The gold standard is one of the most discussed topics.

Picture of gold coins

Powered by banks, gold fund managers, and the general public, it developed due to the continuous increase in the price of gold, which allowed everyone to buy more gold to preserve the value of their wealth over a considerably large period.

Central banks, who were gold sellers, shifted towards buying it. Countries with stable economies restrained themselves from selling it, and countries with a surplus converted all that surplus to gold.

Banks all around the world set up more vaults to store the shiny yellow metal, for themselves and their customers, as everyone became very interested in buying and storing gold.

In the US, certain states started considering gold and silver coins as legal currency. Utah was the first to do so, followed by Minnesota.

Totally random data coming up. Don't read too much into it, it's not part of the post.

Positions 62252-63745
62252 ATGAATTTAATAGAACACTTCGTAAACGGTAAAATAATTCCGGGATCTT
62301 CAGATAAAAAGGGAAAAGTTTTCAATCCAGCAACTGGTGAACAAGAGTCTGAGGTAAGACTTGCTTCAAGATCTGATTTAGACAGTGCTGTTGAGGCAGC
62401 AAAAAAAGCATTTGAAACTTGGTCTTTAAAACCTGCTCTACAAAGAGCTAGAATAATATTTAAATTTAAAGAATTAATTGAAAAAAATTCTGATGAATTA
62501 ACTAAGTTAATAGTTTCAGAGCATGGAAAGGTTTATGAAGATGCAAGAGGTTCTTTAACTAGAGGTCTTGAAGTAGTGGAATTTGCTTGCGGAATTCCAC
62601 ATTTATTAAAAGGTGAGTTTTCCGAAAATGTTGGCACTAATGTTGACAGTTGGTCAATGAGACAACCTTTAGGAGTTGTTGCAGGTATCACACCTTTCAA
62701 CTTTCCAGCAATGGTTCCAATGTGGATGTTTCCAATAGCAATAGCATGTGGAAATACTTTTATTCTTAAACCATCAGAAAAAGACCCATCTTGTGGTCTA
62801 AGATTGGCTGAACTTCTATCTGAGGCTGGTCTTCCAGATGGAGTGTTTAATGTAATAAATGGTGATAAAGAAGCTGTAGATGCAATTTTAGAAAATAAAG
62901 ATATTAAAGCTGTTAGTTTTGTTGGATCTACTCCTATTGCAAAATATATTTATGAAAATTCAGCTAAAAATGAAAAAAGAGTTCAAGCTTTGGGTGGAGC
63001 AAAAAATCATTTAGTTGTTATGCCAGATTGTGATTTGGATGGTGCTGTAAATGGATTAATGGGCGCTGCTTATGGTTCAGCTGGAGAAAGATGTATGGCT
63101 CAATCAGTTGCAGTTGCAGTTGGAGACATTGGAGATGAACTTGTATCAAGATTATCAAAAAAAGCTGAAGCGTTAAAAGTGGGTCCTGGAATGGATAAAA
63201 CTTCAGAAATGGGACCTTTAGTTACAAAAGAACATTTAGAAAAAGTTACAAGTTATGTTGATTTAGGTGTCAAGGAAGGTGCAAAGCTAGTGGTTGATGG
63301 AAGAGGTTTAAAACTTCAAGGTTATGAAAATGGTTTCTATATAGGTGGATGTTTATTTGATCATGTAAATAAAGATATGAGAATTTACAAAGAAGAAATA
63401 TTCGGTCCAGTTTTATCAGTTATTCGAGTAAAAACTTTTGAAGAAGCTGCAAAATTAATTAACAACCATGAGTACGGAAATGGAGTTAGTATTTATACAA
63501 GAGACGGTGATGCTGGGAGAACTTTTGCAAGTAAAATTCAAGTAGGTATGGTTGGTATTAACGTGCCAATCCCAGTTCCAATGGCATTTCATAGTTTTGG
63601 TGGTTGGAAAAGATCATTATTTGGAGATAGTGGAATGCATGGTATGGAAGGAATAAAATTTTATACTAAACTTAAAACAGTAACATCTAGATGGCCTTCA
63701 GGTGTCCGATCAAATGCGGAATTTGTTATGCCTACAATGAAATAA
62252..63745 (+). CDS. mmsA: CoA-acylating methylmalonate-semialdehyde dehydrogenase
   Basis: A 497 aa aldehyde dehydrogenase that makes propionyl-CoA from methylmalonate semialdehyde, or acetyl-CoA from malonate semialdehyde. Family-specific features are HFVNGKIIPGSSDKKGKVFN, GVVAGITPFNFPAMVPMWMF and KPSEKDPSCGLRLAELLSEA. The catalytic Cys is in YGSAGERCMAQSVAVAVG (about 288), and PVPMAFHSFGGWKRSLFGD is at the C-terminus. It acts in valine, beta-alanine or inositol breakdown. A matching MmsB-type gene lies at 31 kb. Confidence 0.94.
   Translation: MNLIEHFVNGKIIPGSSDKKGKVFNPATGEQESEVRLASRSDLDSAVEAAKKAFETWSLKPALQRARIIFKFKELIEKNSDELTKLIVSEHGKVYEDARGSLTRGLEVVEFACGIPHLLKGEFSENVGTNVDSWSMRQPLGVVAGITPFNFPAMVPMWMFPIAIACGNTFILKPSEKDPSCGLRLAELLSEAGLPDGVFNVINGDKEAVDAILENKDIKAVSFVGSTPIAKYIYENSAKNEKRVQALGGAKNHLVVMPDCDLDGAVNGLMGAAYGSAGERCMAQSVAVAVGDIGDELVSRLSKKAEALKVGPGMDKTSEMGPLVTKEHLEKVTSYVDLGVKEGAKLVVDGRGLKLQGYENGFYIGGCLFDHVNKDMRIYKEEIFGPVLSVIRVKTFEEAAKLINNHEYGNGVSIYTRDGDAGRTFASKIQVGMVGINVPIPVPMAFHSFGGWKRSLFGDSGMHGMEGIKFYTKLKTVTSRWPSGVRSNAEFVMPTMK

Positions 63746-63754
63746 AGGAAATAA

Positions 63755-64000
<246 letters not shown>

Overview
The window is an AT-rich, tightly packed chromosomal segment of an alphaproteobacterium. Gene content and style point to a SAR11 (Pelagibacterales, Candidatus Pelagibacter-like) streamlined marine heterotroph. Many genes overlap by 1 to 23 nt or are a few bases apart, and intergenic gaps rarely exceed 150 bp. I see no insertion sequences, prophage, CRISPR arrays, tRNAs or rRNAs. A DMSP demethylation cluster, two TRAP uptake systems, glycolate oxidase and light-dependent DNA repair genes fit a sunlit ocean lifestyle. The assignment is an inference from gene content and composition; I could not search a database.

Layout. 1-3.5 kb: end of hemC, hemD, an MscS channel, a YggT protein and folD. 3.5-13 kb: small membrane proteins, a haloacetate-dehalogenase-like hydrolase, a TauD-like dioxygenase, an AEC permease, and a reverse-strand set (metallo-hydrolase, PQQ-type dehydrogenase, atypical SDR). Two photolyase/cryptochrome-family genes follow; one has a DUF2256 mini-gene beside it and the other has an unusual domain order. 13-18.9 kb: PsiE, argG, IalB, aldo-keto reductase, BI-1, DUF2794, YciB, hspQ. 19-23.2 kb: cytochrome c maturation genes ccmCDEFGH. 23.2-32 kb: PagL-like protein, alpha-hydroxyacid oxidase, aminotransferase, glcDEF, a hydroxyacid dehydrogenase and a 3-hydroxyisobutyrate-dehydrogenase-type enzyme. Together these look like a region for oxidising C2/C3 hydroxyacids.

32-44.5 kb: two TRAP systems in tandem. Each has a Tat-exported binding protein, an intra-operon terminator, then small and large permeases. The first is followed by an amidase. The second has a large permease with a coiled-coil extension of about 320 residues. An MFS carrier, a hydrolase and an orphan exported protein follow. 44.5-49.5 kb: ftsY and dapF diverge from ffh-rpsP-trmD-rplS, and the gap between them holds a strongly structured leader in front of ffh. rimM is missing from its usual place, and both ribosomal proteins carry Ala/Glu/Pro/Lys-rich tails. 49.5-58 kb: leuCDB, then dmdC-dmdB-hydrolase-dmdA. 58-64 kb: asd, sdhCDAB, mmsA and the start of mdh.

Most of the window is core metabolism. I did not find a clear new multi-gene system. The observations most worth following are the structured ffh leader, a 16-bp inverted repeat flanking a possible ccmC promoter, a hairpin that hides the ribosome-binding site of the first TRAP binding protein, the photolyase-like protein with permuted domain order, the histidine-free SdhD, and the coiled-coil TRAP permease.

China and India hoarded their own production of gold and encouraged their residents to buy more.

Venezuela demanded all its gold back from western banks, and Switzerland considered a proposal to introduce the Swiss gold Franc.

All in all, everyone tried their best to multiply the reserves of gold they had.

GoldFund manager, John Paulson, predicted much higher prices for gold in the future, as people no longer believed in the power of currency but the power of gold, to the point that there was a waiting list for those who wanted to buy gold in small quantities.

Gold became the go-to option for everyone. Its value increased with each passing day and continued to do so beyond anyone's imagination. While it might not be as popular as it once was, it?s still one of the most demanded metals.